The Third Ninja

Director: Toshikazu Kouno

Reviewed by Paghat the Ratgirl

The Third NinjaKai Provence, 1572, the Warring States period, Takeda Shingen wants Oda Nobunaga's head. Nobunaga's Iga spies want the head of Takeda's most notorious spy, Chidoken. Any captured ninjas hired by Takeda are executed in maximumly horrific ways by Nobunaga.

Among Iga spies after Chidoken, Ueno-no-Tone (Kotaro Satomi) is in a competition with Kiheiji (Kei Sato) for Chidoken's head. A third figure, the ninja living as a mendicant priest Yonkanme (Koji Nanbara), has a personal grudge with Chidoken, so joins Kiheiji & Tone in the hunt.

Such is the central premise of the widescreen black & white The Third Ninja (Daisan no ninja, Toei, 1964), a gloomy film noir that treats ninja techniques seriously. A plaintive soundtrack incorporates a harmonica, not exactly a traditional instrument but it helps sustain a mood of darkness & sorrow.

Most Toei Studios ninja films are not this harsh, but are frequently aimed at a teen audience with teen-appeal antics. But this one, & a handful of others such as Seventeen Ninjas (Jushichinin no ninja, 1963), aim to cash in on the popularity of the all-out-gloomy ninja films from Daiei Studios, namely the Shinobi-no-mono series which began in 1962. Kotaro Satomi is not the equal of Raizo Ichikawa in such a dark role, but he's pretty good even so.

The grimness of the tale is most strikingly reflected in the character of Mori-no-Yohei. He had once been a top ninja, but lost an arm, his tongue, & got his face hideously scared, all for adhering to the ninja rule of silence under torture. He's now maltreated as an aging servant pitied or despised for his extreme ugliness, for where ninja heroics are concerned, there are never rewards.

Chidoken lives underneath Takeda Shingen's crapper. He has used this filithy meeting place in order to communicate with his master, amidst Takeda's feces, for twenty years, coming & going by an underground cavern of sewage.

The Third NinjaHis primary assignment is to kill Oda Nobunaga, which is why Nobunaga has sent Kiheiji & Tone to compete against one another for the life of Chidoken.

They suspect that Chidoken is actually Horibe Sanzaemon, but Sanzemon turns out to be dead. An old priest remembers burying him in an anonymous Ninja graveyard. The mystery "Who then is Chidoken really?" will eventually lead full circle to that old priest, who faked the grave.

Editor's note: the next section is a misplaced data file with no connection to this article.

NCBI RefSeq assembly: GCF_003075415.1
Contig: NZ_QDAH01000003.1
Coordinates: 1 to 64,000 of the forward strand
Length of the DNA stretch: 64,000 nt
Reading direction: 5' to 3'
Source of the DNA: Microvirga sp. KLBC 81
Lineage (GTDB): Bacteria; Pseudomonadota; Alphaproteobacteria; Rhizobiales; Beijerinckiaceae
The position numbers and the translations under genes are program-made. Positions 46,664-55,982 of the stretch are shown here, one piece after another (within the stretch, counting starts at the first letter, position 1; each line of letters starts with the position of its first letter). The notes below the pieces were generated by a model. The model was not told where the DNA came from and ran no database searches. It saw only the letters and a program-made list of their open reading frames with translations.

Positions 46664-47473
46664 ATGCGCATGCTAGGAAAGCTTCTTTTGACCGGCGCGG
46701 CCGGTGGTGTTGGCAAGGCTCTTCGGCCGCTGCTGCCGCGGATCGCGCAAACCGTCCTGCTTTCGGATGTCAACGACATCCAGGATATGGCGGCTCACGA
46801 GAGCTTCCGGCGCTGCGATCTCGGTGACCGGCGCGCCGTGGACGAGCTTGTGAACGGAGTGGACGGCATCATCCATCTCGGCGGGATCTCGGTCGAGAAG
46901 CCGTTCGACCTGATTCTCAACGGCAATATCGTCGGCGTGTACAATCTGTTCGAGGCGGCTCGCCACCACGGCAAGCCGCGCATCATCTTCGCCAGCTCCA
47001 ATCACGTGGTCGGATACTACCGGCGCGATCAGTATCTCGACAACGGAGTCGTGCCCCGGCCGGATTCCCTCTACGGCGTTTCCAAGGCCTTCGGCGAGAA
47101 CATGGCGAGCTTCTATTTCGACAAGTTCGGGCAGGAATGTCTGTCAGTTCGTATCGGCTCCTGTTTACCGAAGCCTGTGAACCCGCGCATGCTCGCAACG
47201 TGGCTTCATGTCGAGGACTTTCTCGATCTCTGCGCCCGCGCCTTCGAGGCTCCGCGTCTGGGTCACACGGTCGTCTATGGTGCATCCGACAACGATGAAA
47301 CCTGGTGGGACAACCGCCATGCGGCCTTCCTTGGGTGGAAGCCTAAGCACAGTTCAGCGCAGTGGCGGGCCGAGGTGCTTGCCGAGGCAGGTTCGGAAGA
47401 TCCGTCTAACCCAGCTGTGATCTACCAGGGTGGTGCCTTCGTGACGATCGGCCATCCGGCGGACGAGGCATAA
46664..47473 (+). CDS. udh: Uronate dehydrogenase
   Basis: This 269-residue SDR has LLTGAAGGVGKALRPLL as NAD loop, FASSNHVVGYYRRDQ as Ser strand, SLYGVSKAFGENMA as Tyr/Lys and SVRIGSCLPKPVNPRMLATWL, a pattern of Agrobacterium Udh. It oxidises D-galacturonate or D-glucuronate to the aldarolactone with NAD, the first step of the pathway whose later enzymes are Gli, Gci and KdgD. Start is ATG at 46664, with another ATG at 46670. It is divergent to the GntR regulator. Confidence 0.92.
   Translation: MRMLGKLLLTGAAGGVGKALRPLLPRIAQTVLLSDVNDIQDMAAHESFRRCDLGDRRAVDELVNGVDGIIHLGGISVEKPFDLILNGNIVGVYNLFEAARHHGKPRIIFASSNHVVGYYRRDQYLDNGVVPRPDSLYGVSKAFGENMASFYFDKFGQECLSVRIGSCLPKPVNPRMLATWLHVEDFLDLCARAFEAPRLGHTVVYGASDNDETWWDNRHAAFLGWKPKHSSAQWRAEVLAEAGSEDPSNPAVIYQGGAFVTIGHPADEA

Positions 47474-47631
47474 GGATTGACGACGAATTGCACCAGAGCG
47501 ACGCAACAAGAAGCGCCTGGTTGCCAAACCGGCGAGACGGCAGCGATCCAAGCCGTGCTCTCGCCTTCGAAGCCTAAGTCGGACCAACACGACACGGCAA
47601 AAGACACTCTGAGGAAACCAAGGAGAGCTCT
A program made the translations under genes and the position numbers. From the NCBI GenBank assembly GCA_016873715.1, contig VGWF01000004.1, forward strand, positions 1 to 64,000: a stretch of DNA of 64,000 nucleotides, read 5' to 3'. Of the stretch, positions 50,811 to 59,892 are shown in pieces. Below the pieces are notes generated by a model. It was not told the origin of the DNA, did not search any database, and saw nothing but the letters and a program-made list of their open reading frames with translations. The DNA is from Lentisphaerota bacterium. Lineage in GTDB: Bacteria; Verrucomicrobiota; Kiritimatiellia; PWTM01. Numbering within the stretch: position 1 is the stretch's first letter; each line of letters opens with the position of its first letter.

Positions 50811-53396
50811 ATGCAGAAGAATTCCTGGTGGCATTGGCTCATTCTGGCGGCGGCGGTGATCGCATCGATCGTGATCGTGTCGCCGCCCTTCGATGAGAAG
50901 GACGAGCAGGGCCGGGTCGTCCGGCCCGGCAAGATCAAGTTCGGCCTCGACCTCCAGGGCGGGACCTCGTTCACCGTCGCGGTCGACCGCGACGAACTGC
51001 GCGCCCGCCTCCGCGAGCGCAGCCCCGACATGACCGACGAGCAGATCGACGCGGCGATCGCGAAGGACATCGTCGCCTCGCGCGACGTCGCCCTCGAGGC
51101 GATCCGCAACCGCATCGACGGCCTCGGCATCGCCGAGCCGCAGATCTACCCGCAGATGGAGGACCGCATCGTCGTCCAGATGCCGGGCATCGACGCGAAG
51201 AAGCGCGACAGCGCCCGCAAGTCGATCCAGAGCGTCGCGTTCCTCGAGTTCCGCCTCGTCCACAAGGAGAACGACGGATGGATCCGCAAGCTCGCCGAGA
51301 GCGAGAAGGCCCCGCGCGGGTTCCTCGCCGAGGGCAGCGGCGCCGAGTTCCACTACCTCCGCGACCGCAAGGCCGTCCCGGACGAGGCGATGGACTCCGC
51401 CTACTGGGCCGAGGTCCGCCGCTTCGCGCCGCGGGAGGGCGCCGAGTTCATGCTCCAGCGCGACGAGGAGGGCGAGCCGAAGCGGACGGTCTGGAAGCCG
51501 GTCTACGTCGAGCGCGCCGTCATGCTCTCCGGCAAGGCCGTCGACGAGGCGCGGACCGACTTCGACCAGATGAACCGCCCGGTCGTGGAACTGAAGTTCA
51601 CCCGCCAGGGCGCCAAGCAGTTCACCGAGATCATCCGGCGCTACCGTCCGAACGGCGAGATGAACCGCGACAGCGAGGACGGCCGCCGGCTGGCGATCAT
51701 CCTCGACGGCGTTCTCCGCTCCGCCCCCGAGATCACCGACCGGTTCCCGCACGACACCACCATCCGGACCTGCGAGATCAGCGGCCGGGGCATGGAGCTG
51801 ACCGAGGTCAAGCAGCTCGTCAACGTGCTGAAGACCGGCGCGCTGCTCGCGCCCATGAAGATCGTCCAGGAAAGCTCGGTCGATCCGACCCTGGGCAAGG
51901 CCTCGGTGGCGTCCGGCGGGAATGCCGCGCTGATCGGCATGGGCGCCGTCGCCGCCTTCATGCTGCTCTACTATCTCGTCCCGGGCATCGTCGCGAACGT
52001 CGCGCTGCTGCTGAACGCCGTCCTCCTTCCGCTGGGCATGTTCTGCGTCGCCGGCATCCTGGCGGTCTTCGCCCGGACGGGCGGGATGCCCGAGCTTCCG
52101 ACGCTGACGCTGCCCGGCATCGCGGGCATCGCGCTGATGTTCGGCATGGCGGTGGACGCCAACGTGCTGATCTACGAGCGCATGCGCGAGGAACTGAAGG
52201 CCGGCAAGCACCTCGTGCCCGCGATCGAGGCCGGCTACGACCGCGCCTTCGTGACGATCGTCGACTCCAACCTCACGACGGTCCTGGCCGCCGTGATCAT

Sagume (Misako Watanabe) was the orphaned daugther of Sanzaemon. Her quest to find her father ended at an anonymous grave. She returns home in sadness, to her vile uncle Gendaiyu (Isao Yamagata) who has served as her foster father.

Gendaiyu becomes a further menace to Sagume when he discovers she's in love with the ninja Ueno-no-Tone. Although Tono loves her, too, romantic feelings are prohibited of ninja, & he can do little to assist her.

Sagume's sister Chigusa (Kikuko Hojo) is murdered trying to intervene in Sagume's behalf. Sagume runs away to find Tone. The household servant Yohei, disfigured one-armed monster though he is, will avenge the death of Chigusa, whom he secretly loved.

On an auspicious night for killing Nobunaga, the three ninjas after Chidoken prepare to attack him when he's most apt to be near his intended target.

Kiheji comes to a gruesome end when Chidoken finally reveals himself. The final conflict begins with a shuriken fight, then duels with the intermediate-length ninja swords, use of numerous ninja techniques in darkness, rope action, & one really great surprise.

Chidoken like a creature of darkness is extremely hard to kill & dies slowly even when horrifically injured. He lives long enough to be faced by his daughter Sagume, so that his monstrous personality melts away into shame & sadness.

Source of remastered widescreen copy
(unqualified recommendation for this company):
The Best In Asian Cinema

copyright by Paghat the Ratgirl

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